phase when the muscles can handle more weight than they can in the positive phase. With a
partner dynamically changing the weight throughout the course of the rep, the lifter can make
deeper inroads into muscle fatigue and subsequently, muscle development.

Does it work?
I added HIT to my training this spring and shattered my previous marathon best by 28 minutes.
MCRRC Coach, Mike Broderick has also found great success with HIT including setting recent
PR’s at the JFK 50 Miler and the difficult Massanutten Mountain 100 Miler last month (where he
cut 2 hours off his 2004 time!) – all while reducing his overall mileage.

“I am certain that the additional muscular strength and endurance I’ve acquired through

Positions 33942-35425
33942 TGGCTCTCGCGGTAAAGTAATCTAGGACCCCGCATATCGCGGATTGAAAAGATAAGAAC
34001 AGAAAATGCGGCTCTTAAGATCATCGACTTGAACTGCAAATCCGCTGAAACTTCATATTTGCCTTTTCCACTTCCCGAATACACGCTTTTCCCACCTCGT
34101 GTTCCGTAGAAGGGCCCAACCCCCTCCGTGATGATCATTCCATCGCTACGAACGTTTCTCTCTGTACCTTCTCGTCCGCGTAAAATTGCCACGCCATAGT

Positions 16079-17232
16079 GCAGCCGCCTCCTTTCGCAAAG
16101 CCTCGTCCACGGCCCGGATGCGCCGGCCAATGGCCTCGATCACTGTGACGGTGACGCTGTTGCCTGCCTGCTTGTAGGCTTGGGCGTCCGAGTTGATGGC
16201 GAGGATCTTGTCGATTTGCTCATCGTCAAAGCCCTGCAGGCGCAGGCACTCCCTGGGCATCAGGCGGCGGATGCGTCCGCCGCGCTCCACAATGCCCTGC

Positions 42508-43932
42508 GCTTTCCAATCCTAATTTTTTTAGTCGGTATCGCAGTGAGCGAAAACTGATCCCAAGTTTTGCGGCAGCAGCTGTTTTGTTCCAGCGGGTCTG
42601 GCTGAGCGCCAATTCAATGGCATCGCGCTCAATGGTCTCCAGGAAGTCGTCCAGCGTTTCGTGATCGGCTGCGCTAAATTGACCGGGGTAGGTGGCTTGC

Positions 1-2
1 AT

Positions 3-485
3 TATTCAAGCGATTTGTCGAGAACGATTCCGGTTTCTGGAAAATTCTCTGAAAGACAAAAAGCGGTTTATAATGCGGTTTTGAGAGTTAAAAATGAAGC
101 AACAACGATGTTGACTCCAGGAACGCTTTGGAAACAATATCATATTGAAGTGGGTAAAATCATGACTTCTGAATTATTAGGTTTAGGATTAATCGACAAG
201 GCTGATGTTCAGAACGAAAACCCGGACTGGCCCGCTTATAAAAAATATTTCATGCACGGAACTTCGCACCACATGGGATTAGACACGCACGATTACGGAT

resistance training following HIT principals has a lot to do with [my PR’s]”, says Broderick. “I
used to downplay supplemental strength training, but now I am a strong advocate of strength
training for runners.”

In fact, Broderick has incorporated a HIT Seminar at Philbin’s gym for his experienced marathon
training group. “I am convinced that HIT training will make runners stronger and less prone to
the kinds of overuse injuries that commonly afflict runners.”


Stephanie is an NSPA certified personal trainer working towards her degree in Exercise
Kinesiology. She has been a member of MCRRC since 2003.

				
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posted:7/31/2011